I don’t make a lot of changes to my 401(k) account. Heck, I barely touch the thing. That&rsquo...
4 Stocks That Will Grow in This Market
08/04/2011 7:30 am EST
What a lot of investors don’t realize is that while investing is difficult, it doesn’t have to be complicated, and Joel Greenblatt has proved that, writes John Reese of the Validea Hot List.
Back in 2005, Joel Greenblatt created a stir in the investment world with the publication of The Little Book That Beats The Market, a concise, easy-to-understand bestseller that showed how investors could produce outstanding long-term returns using his "Magic Formula"—a purely quantitative approach with just two variables: return on capital and earnings yield.
Greenblatt’s back-testing found that focusing on stocks that rated highly in those areas would have produced a remarkable 30.8% return from 1988 through 2004, more than doubling the S&P 500’s 12.4% return during that period.
Greenblatt also posted impressive numbers in his money-management experience, with his hedge fund, Gotham Capital, producing returns of 40% per year over a span of more than two decades.
Written in an extremely layperson-friendly manner, Greenblatt’s "Little Book"—it’s only 176 pages long and small enough to fit in your jacket pocket—broke investing down into terms even an elementary schooler could understand. In fact, Greenblatt said he wrote the book as a way to teach his five children how to make money for themselves.
Using several simple analogies, he explains a variety of stock-market principles. One of these he often returns to involves Jason, a sixth-grade classmate of Greenblatt’s youngest son, who makes a bundle selling gum to fellow students. Greenblatt uses Jason’s business as a jumping off point to explain issues like supply, demand, taxation, and rates of return.
In reality, the "Magic Formula" is less about magic than it is about simple, common sense investment theory. As Greenblatt explains, the two-step formula is designed to buy stock in good companies at bargain prices—something that other great value investors, like Warren Buffett, Benjamin Graham, and John Neff also did.
The return on capital variable accomplishes the first part of that goal (buying good companies), because it looks at how much profit a firm is generating using its capital. The earnings yield variable, meanwhile, accomplishes the second part of the task—buying those good companies’ stocks on the cheap.
The earnings yield is similar to the inverse of the price-to-earnings ratio; stocks with high earnings yields are taking in a relatively high amount of earnings compared to the price of their stock.
To choose stocks, Greenblatt simply ranked all stocks by return on capital, with the best being No. 1, the second No. 2, and so forth. Then, he ranked them in the same way by earnings yield. He then added up the two rankings, and invested in the stocks with the lowest combined numerical ranking.
The slightly unconventional ways in which Greenblatt calculates earnings yield and return on capital also involve some good common sense—and are particularly interesting given the recent credit crisis.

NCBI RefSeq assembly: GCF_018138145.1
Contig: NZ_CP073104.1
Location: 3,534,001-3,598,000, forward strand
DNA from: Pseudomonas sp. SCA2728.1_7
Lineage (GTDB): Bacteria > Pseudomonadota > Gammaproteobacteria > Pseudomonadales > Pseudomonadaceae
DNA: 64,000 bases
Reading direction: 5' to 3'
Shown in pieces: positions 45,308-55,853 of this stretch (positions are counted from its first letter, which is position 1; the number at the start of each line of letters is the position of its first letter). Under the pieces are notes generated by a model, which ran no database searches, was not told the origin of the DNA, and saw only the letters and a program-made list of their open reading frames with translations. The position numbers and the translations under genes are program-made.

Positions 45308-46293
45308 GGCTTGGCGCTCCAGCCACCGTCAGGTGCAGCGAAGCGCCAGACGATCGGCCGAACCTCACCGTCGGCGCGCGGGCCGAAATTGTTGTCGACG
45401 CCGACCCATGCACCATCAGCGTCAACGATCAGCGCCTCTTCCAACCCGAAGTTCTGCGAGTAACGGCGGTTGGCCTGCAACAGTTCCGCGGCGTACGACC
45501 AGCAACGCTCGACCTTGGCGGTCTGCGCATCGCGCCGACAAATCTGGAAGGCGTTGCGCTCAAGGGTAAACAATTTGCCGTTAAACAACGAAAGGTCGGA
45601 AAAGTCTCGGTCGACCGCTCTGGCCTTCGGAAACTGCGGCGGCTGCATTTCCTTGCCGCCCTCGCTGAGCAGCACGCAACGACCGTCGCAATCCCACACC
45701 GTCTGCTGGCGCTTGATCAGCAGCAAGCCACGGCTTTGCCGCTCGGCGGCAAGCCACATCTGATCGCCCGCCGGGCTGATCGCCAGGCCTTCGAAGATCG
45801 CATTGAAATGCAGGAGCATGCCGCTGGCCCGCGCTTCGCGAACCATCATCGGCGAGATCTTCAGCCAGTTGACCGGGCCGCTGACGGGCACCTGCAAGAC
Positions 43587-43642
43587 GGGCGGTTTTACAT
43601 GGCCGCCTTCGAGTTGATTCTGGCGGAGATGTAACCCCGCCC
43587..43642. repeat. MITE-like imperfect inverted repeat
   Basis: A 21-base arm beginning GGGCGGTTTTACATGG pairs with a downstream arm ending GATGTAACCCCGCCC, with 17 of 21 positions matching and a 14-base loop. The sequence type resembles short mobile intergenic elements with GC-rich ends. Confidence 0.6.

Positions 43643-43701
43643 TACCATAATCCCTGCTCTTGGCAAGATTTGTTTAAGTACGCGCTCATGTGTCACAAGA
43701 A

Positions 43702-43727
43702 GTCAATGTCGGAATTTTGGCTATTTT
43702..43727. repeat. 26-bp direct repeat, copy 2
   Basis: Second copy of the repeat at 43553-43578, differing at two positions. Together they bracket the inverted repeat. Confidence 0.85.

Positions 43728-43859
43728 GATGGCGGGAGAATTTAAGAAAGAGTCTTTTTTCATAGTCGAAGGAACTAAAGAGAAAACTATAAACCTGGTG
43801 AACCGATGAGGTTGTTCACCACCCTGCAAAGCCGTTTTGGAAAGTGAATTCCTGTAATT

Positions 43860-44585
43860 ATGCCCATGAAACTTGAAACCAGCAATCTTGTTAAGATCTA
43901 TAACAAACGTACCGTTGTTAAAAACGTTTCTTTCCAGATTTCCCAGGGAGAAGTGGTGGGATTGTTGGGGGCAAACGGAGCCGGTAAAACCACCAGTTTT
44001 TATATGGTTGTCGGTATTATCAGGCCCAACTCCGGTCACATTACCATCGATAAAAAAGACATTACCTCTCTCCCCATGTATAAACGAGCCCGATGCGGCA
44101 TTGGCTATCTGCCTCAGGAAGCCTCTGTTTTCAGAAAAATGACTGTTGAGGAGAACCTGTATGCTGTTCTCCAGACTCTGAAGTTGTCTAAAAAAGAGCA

For example, in figuring out the capital part of the return on capital variable and the earnings part of the earnings yield variable, he doesn’t use simple earnings; instead, he uses earnings before interest and taxation. The reason: These parts of the equations should see how well a company’s underlying business is doing, and taxes and debt payments can obscure that picture.
In addition, in figuring earnings yield, Greenblatt divides EBIT not by the total price of a company’s stock, but instead by enterprise value—which includes not only the total price of the firm’s stock, but also its debt. This gives the investor an idea of what kind of yield they could expect if buying the entire firm—including both its assets and its debts.
In the past few months, we’ve seen how misleading conventionally derived P/E ratios and earnings yields could be, since earnings had been propped up by the use of huge amounts of debt. Greenblatt’s earnings yield calculation is a way to find stocks producing a good earnings yield that isn’t contingent on a high debt load.
We added the Greenblatt portfolio to our site in January of 2009, but have been tracking its performance internally for several years, and its underlying model has factored into our Hot List selections for the past four years or so.
So far, the model has been an exceptional performer. Since we began tracking our ten-stock Greenblatt-based portfolio in late 2005, the S&P 500 has gained just 4.8%; the Greenblatt-based portfolio has gained about 80%—that’s 11% per year.
The Greenblatt portfolio also did what few funds have done: limit losses in what for stocks was a terrible 2008, and handily beat the market in the 2009 rebound. It fell 26.3% in ’08—not good, but much better than the S&P 500’s 38.5% loss—and surged 63.1% in 2009, vs. 23.5% for the S&P.
Greenblatt stresses that the strategy won’t beat the market every month or even every year, however, which is important to remember. Over the long haul, though, it should produce excellent returns.
One note: Because of the way financial and utility companies are financed (i.e. with large amounts of debt), Greenblatt excludes them from his screening process, so I do the same. He also doesn’t include foreign stocks, so I exclude those from my model as well.
Here are four of my favorite Greenblatt-based picks:
- Bridgepoint Education Inc (BPI)
- Lincoln Educational Services Corporation (LINC)
- LHC Group (LHCG)
- Oshkosh Corporation (OSK)
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